Skip to main content

'Petite Maman' is the best — and most surreal — family movie you'll see in a while

Céline Sciamma's beautiful movie tells the story of a young girl who loses her grandmother.

07:47
This recent segment plays exclusively on
Why is this?
Due to the contractual nature of the Fresh Air Archive, segments must be at least 6 months old to be considered part of the archive. To listen to segments that aired within the last 6 months, please click the blue off-site button to visit the Fresh Air page on NPR.org.

Contributor

Other segments from the episode on April 29, 2022

Fresh Air with Terry Gross, Friday, April 29, 2022: Interview with John Colapinto; Review of Petite Maman

Transcript

DAVE DAVIES, HOST:

This is FRESH AIR. The French filmmaker Celine Sciamma received much acclaim for her 2019 romantic drama "Portrait Of A Lady On Fire." Her latest movie to hit theaters, "Petite Maman," is a time-traveling story about an 8-year-old girl and her mother dealing with a loss in the family. Our film critic Justin Chang says it's one of the most magical movies he's seen in ages. Here's his review.

JUSTIN CHANG, BYLINE: The writer and director Celine Sciamma makes beautiful movies about girls and young women navigating the complexities of gender and sexual identity. You can tell as much from their titles - "Tomboy," "Girlhood," "Portrait Of A Lady On Fire." Her wonderful new film, "Petite Maman" is no less focused on the inner lives of its female characters, but it's also something of a departure. This is Sciamma's first work to earn a PG rating. And it's both the best family movie and the best movie about a family that I've seen in some time.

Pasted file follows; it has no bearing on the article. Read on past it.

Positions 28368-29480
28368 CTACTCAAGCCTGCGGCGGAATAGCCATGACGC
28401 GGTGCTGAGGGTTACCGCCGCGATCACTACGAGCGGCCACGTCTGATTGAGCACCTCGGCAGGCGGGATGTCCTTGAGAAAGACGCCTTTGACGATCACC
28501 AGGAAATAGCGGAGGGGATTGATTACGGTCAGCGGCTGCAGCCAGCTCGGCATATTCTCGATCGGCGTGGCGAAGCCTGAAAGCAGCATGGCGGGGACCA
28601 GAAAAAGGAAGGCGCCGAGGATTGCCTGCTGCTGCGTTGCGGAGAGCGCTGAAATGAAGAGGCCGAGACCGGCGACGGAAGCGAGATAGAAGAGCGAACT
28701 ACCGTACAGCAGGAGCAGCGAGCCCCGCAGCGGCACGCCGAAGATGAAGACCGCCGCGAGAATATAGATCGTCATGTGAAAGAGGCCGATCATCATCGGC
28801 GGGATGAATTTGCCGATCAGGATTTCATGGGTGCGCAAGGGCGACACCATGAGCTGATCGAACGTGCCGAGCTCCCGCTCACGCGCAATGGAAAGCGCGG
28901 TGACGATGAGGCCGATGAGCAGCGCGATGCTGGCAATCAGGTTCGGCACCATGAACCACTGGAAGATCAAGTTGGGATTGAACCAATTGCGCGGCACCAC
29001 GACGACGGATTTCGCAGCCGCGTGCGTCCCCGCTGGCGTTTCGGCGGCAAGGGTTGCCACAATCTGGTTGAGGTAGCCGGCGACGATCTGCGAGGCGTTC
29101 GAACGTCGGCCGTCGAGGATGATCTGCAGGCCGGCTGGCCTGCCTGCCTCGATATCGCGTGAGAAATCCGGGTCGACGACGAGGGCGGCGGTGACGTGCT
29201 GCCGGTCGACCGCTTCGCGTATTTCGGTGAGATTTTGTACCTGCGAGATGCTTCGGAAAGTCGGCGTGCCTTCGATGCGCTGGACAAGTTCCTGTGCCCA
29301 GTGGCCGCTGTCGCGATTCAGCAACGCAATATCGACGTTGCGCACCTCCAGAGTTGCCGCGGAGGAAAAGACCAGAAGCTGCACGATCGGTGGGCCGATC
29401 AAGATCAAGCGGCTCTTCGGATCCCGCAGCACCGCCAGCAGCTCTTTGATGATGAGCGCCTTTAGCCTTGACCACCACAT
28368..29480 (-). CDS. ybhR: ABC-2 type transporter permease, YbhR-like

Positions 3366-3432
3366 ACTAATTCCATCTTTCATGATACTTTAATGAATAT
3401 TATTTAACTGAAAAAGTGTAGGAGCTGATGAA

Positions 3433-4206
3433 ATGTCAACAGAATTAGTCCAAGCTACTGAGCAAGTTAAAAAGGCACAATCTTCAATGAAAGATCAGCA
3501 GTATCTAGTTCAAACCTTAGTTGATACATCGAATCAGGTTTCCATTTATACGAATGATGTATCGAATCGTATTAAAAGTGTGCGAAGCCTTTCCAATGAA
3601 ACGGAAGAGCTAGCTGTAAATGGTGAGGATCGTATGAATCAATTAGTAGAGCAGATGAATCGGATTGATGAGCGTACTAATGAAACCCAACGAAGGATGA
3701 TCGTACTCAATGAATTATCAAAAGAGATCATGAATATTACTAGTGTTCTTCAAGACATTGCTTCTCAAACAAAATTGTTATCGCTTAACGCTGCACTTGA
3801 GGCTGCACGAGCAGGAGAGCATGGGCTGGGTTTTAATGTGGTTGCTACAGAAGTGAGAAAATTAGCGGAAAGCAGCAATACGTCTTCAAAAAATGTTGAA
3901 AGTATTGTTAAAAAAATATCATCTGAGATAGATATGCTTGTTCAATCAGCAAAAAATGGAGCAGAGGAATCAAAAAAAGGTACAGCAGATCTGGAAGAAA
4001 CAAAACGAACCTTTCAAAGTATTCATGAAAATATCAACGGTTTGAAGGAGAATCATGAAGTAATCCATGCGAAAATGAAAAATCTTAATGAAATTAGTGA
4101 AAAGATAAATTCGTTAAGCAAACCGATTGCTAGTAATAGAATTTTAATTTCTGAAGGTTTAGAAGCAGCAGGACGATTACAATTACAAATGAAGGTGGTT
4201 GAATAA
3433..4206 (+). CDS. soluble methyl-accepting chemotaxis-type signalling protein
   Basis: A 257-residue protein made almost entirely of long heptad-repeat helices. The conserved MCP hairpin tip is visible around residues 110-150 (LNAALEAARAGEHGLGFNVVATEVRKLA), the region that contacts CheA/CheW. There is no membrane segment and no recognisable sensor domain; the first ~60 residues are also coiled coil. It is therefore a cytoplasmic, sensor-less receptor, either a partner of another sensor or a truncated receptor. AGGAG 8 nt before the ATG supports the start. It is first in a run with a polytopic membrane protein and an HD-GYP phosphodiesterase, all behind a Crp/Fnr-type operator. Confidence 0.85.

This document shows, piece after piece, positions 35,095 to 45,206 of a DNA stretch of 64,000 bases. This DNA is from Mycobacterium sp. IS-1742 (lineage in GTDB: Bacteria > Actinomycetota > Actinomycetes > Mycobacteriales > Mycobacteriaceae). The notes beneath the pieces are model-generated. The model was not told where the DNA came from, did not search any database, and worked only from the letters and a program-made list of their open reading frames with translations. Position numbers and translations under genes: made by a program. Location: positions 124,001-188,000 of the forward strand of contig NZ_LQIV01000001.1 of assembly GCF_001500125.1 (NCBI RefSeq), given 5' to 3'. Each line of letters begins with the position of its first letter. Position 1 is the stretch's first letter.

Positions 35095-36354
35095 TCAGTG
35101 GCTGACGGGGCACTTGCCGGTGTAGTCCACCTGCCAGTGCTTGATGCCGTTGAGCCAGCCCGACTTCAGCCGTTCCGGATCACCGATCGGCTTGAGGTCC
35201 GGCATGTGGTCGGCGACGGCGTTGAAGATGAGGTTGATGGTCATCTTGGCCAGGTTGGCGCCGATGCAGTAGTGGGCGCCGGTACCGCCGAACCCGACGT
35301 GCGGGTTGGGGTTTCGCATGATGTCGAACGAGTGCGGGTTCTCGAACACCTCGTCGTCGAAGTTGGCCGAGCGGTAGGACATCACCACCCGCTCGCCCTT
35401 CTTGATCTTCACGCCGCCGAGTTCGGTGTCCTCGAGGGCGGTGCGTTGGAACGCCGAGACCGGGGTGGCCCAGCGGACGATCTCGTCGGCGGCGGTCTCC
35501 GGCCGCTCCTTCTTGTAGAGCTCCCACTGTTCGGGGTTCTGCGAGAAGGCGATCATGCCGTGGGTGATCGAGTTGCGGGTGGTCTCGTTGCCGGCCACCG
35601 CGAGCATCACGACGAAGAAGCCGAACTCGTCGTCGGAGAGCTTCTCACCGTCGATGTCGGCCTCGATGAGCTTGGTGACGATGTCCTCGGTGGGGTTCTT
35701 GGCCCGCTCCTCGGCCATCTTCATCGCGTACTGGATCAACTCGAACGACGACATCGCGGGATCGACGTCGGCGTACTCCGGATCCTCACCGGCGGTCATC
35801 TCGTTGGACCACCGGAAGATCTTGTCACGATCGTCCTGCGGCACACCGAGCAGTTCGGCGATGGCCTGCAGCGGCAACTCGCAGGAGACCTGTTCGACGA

It tells the gently surreal story of Nelly, an 8-year-old girl played by the remarkable young Josephine Sanz, who has long, brown hair and a sharp, perceptive gaze. Nelly's just lost her maternal grandmother after a long illness. Now she watches as her parents go about the solemn task of packing up grandma's house, the very house where Nelly's mother, Marion, grew up years earlier. To pass the time, Nelly plays in the woods surrounding the house. It's there that she meets another 8-year-old girl who also happens to be named Marion. She's played by Gabrielle Sanz, Josephine's identical twin sister.

This eerie encounter naturally raises a lot of questions. Who is Marion? And why does she look so much like Nelly? Is this forest the backdrop for a modern-day fairy tale? Or have we slipped through a hole in the space-time continuum? Sciamma is in no hurry to provide the answers. The title "Petite Maman," which translates literally as Little Mom, provides a bit of a clue.

But one of the pleasures of this movie is the way it casually introduces a series of strange events as if there were nothing strange about them at all. At times, the movie feels like a live-action version of Hayao Miyazaki's anime fantasies, like "Ponyo" or "My Neighbor Totoro," full of childlike wonderment but also very matter-of-fact in its approach to magic. Rather than being puzzled by the situation, Nelly and Marion simply accept it and become fast friends. You accept it, too, mainly because the Sanz sisters have such a sweet and funny rapport on screen.

Sciamma's camera follows the girls as they run around the woods, gathering leaves and branches to build a hut. Eventually, Marion invites Nelly over to her house, which looks an awful lot like Nelly's grandmother's house. There, the girls giggle as they cook up a messy pancake breakfast and act out a hilariously elaborate murder mystery. Few recent movies have so effortlessly captured the joy and creativity of children at play.